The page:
Just one run or walk can cause shin splints. One run or walk can be over training for your body...if you start too vigorously, or go too far, or use poor shoes, or exercise on too harsh a surface such as concrete.
Some people like to call shin splints "medial tibial stress syndrome" due to pain of the inner shin muscle. It also effects the outer shin muscle, the tibialis anterior.
The most likely injury for beginner runners and walkers is: SHIN SPLINTS - painful shins A stress fracture pain is likely to be a continuous pain and restricted to one spot. Do not run. If you have a more diffuse pain or tenderness in the lower third of the leg on the inside, or along the entire shin, a fracture is less likely. Pain is felt on extending the toes and weight bearing. It hurts if you press the area with your finger. Physiologically, itís an inflammation of the tendons OR muscle in this area. Pain eases when youíre well warmed up, but resumes at the end of exercise. Causes - Running with the weight too far forward; striking the ground with the first third of the foot; over-striding; shoes too tight around the toes; inflexible shoes; weak arches may be present; tight calf muscles stress the shin structures; running or walking on hard surfaces; overpronation; overtraining is its trademark; beginners are very susceptible. Prevention--Flexible foreshoe--use a combination or slip lasted design. Use a heel lift to reduce jarring, along with arch supports or padding if necessary. Run or walk fewer miles; do them on softer surfaces. Pool run. Bring back road mileage a mile or two at a time as you ease back to full training. Use orthotics or anti-pronation shoes. The shin muscle works against the large calf muscles; the shin muscle is the last muscle to warm up and the first to cool down. With this in mind, do an exercise to build it up--the paint pot exercise, or hooking an elastic belt or similar item under the toes and pushing against it ten times each day should suffice. Wearing long thick socks will help to avoid the chill when not running, making it easier to warm up the muscle before you do run or walk. Treatment - Flexibility work: ice alternating with moist heat...then put the muscle through its full range of motion. Use NSAIDs.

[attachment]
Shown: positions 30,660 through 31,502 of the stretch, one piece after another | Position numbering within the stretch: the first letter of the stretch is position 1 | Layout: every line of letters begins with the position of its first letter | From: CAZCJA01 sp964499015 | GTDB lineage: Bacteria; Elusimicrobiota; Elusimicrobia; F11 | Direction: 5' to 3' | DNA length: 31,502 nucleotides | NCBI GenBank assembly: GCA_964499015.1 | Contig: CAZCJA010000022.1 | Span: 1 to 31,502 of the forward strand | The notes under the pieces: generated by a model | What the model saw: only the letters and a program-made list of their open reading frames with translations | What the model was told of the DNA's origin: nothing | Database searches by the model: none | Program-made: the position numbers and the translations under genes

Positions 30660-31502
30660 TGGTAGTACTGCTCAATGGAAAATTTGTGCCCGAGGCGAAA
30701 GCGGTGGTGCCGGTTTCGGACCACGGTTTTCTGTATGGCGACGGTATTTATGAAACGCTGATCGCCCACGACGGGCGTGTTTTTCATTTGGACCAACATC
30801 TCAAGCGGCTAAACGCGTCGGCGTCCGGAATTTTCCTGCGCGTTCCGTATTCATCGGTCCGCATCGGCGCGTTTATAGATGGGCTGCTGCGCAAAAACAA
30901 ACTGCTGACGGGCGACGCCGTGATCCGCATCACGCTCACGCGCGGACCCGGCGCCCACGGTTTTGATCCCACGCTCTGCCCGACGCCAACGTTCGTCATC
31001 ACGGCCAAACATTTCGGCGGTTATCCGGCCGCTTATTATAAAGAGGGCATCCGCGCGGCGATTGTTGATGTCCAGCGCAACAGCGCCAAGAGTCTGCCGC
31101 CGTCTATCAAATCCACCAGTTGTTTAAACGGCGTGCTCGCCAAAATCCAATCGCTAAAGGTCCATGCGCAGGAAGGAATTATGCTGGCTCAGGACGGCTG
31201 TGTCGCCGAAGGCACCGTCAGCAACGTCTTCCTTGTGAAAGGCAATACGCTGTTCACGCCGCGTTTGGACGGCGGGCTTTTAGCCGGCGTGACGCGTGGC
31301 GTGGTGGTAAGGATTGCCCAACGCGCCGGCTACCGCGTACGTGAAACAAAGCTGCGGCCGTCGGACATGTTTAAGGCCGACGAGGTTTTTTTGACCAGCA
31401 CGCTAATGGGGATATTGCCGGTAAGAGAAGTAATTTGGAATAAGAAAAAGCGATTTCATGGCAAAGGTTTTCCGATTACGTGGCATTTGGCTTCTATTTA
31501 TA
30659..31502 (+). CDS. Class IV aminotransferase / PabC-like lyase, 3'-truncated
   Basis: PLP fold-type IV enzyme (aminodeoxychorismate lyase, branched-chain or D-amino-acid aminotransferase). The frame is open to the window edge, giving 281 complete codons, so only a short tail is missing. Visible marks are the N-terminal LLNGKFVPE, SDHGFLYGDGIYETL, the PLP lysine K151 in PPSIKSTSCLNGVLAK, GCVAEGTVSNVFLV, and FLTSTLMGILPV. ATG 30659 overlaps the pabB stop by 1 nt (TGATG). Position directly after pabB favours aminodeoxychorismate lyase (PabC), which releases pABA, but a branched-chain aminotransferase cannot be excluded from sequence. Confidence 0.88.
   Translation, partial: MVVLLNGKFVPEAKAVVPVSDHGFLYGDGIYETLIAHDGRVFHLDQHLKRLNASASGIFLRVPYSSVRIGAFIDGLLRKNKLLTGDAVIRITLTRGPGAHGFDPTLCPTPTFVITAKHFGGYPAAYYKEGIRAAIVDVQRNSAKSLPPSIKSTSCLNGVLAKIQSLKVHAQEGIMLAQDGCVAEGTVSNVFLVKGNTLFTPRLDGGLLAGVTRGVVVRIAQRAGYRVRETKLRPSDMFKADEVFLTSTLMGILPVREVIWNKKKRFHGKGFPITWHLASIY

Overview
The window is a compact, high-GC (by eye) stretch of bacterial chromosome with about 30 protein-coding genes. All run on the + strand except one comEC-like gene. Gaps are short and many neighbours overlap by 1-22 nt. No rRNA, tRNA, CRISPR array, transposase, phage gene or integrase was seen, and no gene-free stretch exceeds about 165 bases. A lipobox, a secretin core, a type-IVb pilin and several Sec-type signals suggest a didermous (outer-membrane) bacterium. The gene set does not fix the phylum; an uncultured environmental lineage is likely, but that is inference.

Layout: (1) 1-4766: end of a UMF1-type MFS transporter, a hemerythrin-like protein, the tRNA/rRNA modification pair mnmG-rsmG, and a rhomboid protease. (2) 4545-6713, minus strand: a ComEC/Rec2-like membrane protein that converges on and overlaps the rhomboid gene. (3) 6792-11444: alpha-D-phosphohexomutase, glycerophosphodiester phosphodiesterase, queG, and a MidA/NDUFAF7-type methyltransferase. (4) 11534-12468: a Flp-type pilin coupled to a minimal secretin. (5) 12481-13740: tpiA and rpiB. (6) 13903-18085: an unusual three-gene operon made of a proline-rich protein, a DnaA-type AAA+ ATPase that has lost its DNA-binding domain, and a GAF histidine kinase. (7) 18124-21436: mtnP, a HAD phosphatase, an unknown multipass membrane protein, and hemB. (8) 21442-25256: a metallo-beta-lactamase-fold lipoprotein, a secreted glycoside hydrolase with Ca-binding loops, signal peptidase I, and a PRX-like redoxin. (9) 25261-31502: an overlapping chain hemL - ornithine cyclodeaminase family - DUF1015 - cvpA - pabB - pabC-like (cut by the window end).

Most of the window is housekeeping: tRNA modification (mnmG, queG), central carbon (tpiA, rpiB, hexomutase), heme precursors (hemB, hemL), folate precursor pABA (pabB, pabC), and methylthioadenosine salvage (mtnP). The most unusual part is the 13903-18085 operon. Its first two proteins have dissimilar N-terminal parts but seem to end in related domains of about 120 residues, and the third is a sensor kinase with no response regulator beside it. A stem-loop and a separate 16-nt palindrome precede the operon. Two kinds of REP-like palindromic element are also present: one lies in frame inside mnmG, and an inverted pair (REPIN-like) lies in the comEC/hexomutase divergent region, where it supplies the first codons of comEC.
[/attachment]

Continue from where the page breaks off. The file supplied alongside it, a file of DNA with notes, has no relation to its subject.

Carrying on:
COMPARTMENT SYNDROME is a muscle pain due to the muscles growing faster than the sheath surrounding them. It includes one form of shin splints; it also affects the other smallish muscles of the lower leg. Ice and anti-inflammatories can help, but surgery may be required to allow the muscle more room to expand. Some muscles grow so much that they constrict the blood flow into the sheath...resulting in necrosis (a medical emergency) of the muscle.
If you feel pain when you put pressure on the shin...rest. Stress fractures donít show up on x-ray until healing is well under way; they can be confirmed quite early by a bone scan. The dilemma--a fracture requires six to eight weeks non impact exercise to heal. Use non running exercise to maintain muscle tone until youíve confirmed if you have a fracture.
Concrete is six times harsher to your shin tissues than asphalt. Asphalt is three or more times harsher on your shin muscles than packed dirt trails. Grass and muddy trails are still softer, and significantly decrease your risk of shin splints.
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